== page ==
Marrow with goat curd, tomato leaf juice, oat crackers, and coriander seed from the backyard

The evocatively-named Forest is pushing the gastronomic boundaries with its creative and sustainable fare

Plabita Florence first made her impact felt in Auckland’s dining scene back in June 2018, with her then pop-up Forest series. She quickly became the hot topic among local gourmands as she carefully honed her culinary skills over the following 18 months. The creativity of her plant-based cuisine had diners intrigued. It surprised no one when Florence’s success finally enabled her to move on from temporary pop-ups and into the permanent space Forest now occupies on Symonds St. 

The restaurant is cosy and inviting, with seating for up to 17 patrons only. That alone makes for an intimate dining experience. A three-course meal, with sides, comes to $55 per person, making it excellent value for money, especially given that Florence sources only the best local ingredients. Her preferred supplier is Kelmarna Gardens, which grows the freshest organic produce just a short ten-minute journey from the restaurant itself.

Marrow (on the left) and avocado (on the right)

With the menu at Forest so dependent on seasonal availability of ingredients, it’s crucial to constantly innovate and be adventurous. The priority, in all seasons, is the flavour of the food. As Florence, herself puts it, “Just because it’s weird and unusual, doesn’t mean it’s good enough. It also needs to be delicious.”

In addition, Florence likes to keep her dishes simple: the key is to enhance the natural flavours, rather than overwhelm a dish with too many different elements. The side dish of beautifully green and ripe avocado, for example, was fanned out perfectly, with a drizzle of lavender vinaigrette offset by a sprinkle of chives and fermented celery. This gave the healthy fat of the fruit an acidic balance, along with zesty freshness and a subtle floral aroma. 

Avocado with fermented celery, chives and lavender vinegarette

Another key value of Forest is to showcase what Florence describes as “less trendy” vegetables. The marrow, which she describes as a large zucchini, is often dismissed because of its high water content. Yet it’s this very element that she uses to advantage, by elevating the moisture itself in a pairing with a pool of tomato leaf juice, topped with a creamy goat’s curd and homegrown coriander seed mixture. A side of homemade oat cracker perfects the dish.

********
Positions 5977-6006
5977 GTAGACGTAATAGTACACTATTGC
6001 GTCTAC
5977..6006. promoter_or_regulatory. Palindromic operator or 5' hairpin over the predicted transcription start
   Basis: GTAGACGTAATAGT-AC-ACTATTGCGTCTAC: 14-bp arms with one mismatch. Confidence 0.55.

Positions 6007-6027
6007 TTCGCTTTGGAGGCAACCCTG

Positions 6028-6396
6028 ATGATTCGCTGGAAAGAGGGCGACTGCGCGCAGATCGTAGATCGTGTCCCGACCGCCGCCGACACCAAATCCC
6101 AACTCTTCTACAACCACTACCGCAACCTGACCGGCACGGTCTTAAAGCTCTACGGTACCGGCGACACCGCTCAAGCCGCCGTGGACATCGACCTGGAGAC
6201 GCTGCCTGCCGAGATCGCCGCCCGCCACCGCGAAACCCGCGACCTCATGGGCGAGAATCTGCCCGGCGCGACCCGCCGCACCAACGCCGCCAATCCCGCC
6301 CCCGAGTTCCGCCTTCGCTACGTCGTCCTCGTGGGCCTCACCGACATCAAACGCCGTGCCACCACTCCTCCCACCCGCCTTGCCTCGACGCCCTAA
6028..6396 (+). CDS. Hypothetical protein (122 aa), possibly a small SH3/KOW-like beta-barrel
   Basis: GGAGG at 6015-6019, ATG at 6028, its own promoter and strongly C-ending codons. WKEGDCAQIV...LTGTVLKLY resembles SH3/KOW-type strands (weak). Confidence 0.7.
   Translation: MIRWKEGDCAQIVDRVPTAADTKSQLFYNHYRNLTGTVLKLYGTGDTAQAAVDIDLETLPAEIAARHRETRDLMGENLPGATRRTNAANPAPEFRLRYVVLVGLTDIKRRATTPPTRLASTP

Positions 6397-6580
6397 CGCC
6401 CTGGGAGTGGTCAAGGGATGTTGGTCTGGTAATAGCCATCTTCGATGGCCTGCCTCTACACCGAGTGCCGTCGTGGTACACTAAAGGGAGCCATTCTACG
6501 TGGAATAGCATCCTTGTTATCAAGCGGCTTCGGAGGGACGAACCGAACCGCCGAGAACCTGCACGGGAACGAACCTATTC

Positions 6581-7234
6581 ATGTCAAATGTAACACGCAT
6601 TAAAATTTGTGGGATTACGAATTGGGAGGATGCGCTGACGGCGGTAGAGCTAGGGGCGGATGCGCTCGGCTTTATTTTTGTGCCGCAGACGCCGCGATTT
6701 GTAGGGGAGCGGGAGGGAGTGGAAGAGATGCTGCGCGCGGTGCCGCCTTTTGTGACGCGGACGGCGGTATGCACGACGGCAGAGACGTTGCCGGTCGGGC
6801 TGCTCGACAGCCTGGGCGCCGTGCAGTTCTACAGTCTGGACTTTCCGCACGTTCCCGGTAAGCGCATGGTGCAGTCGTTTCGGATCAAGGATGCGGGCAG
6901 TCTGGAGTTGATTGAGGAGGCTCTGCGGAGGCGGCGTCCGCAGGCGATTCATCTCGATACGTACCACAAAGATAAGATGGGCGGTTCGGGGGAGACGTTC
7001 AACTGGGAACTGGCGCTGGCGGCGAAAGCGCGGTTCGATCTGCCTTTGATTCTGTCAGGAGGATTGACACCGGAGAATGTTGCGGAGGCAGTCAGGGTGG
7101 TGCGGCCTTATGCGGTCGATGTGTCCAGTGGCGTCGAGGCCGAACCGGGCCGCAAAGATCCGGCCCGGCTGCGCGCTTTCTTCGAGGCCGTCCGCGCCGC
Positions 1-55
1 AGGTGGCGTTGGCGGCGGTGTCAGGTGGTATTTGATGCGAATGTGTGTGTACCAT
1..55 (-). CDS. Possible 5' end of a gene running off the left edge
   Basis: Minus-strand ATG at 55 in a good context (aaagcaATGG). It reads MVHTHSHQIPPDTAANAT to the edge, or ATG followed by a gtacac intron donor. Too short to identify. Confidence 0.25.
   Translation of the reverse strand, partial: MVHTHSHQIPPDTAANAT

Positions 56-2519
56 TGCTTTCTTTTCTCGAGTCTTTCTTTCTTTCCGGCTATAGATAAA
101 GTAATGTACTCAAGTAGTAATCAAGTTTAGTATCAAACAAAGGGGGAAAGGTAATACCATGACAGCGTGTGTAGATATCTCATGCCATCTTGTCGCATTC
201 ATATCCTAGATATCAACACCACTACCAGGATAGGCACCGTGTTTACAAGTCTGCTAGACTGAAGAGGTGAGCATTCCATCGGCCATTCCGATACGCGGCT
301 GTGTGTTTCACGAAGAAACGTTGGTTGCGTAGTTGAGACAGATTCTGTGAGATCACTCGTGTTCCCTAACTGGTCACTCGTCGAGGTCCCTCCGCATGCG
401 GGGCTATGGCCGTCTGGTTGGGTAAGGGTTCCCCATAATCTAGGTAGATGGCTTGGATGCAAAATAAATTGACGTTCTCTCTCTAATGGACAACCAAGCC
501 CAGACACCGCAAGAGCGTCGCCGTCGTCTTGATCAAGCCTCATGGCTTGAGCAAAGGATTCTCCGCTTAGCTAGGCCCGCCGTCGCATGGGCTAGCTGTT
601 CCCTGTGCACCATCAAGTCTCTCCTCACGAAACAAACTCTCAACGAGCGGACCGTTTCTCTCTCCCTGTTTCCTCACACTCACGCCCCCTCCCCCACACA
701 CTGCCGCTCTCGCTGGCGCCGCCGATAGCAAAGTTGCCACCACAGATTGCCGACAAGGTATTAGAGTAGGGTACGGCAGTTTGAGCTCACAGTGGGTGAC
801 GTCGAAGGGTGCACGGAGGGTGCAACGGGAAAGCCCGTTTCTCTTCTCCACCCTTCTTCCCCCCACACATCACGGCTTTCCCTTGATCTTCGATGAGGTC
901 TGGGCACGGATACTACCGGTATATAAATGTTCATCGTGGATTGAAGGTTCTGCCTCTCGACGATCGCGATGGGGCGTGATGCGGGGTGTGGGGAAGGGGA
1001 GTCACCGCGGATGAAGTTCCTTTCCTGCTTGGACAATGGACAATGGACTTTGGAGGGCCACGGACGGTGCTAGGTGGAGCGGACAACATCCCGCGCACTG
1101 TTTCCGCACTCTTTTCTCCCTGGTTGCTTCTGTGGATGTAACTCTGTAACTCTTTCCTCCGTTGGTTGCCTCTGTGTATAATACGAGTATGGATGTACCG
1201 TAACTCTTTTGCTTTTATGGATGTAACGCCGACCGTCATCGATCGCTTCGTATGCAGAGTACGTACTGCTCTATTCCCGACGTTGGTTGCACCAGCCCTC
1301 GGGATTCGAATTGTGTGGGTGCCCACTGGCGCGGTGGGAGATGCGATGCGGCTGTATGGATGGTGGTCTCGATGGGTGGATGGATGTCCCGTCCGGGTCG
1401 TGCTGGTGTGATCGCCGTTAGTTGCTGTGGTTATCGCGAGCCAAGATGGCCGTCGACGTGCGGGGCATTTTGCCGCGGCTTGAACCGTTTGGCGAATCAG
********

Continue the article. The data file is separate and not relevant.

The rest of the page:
Marrow with goat curd, tomato leaf juice, oat crackers, and coriander seed from the backyard

Forest’s offerings also include equally delicious but heartier dishes. These are certainly not the traditional vegetarian fare of leafy salads. If you envisage oregano noodles with pickled green tomato sauce, grilled lettuce, chilli oil and breadcrumbs, or a cucumber soup with smoked yoghurt and served with garlic flatbread, your tastebuds will begin to discern what quality is on offer here. In fact vegetarian or not, gastronomes will enjoy Forest as a one-of-a-kind restaurant that may, at times, challenge with its flavoursome novelty, but will always satisfy the palate with its irrepressibly delicious, fresh food. And that’s what makes Forest a valuable, and much-appreciated, addition to Auckland’s versatile dining scene.

Opening hours:
Tuesday — Saturday: From 6pm

Forest

177 Symonds St,
Eden Terrace

www.whatisforest.com

Gastronomy


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